Glenn Edward Barnett


     deceased crew member
     Fri, 16 Mar 2001 21:34:32 EST

My younger brother served on the "Bennie Boat" (his term) from 1959 until early 1963 in San Diego. I have heard sea tales every time we discussed military life and he sometimes regretted not staying in. I guess he thought I'd never understand since I was career air force.

The uncanny thing is that for the past 17 years (since AF Retirement) I've worked for the Navy at Puget Sound Naval Shipyard in Bremerton, Washington and have been to sea for short periods on the nuke boats several times so I have had a small taste of it.

My brother passed away a few years back and when I found this site wondered if you have a posting to accept data about past crew members. If so and you would like his data I will send it to you for posting.

Max E. Hoagland
Msgt, USAF Retired

Below is the data I have but since I live in Washington State and he lived in N. Carolina I'm not cognizant of all particulars.

Date entered Navy: 1959 ( N. Carolina)
Boot Camp: San Diego
Name: Glenn Edward Barnett
Born: 3/26/1942 (Sunbury, Pa.)
Death: 11/19/96 (Stanley, N. Carolina)
Rank at Discharge: E-4
Dates on board: 1959-1963 (this is approximate since I don't know exact dates. He only spent 4 years in the Navy so the dates are best guess on my part.)
Rate: This I don't know , all he ever told me was he was in the catapult Crew and wore a colored shirt but I don't remember what color.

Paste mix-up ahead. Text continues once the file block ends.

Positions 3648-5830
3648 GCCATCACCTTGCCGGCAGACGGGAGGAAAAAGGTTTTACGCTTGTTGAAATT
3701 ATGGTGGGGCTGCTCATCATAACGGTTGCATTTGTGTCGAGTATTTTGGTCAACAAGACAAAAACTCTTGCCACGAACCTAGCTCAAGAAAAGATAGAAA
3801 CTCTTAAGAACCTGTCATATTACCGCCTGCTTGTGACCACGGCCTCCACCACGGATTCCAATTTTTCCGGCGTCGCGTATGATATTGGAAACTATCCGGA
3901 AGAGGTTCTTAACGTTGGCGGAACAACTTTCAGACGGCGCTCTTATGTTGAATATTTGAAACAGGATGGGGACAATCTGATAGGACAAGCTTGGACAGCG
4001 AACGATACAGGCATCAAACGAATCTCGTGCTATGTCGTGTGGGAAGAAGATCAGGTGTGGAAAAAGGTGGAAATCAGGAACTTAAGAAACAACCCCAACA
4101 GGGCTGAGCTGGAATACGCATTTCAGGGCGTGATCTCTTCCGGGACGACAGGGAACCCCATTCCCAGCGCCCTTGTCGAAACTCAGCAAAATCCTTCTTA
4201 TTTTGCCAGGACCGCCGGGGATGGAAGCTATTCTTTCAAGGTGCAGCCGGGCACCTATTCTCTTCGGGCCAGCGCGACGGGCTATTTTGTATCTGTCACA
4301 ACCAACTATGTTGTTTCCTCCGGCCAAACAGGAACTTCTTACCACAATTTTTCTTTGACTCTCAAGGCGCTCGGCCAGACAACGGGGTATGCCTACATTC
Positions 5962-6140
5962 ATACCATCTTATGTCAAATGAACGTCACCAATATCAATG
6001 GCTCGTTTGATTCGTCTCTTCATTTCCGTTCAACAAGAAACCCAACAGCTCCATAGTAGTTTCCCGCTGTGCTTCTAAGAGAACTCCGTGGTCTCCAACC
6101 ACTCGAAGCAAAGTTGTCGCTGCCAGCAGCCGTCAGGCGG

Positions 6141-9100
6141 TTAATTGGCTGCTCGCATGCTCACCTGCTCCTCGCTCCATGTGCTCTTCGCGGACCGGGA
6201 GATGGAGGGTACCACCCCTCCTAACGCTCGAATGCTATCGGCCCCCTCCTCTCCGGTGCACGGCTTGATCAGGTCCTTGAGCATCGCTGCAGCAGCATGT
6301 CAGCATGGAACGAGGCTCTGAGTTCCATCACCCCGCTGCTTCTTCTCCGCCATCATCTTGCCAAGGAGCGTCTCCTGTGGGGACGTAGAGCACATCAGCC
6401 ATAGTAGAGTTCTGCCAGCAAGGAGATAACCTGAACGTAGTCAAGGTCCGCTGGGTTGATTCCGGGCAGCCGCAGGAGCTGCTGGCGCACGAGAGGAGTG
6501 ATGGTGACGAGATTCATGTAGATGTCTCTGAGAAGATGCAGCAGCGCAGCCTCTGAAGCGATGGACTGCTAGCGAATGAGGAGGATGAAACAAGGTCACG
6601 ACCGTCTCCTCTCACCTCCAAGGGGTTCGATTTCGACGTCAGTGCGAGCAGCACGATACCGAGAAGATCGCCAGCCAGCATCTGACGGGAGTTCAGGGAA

A search of the westpac books for that era will probably give more info. He had one I remember but I don't know where it went upon his death.

I was at the shipyard when the "Bennie" was in storage there and still there when she was towed away several years back. It was my understanding from the newspaper stories she was towed from Bremerton to Port Angeles where the island was cut off, and then sealed up for the tow to India where it was to be beached for the scrappers. The story made it sound like it went there because domestic scrappers in this country had to deal with too many environmental rules and regulations in the disposal of things like asbestos, PCB's, etc and didn't feel they would be able to make a profit off the remnants after paying the disposal fees. At the time there were 4 Essex class boats in storage at Bremerton, Bennie, Hornet, Bon Hom Richard, and the other name escapes me but they are all gone now. The dead fleet carriers now consist of the following; Ranger CV-61; Midway CV-41; Independence CV-62. The 2 battleships, Missouri and New Jersey were here but they are both gone now. The Missouri went to Hawaii for a tourist sightseeing thing, and the New Jersey was towed back to ex Philadelphia Naval Shipyard for temporary storage and will eventually be given to the state of New Jersey for display.

If you need any further data on my brothers status during that period let me know and I'll try and scout it up for you.

I'll try and get a pix of him scanned and forward it if the family has one in his uniform.

Max E. Hoagland


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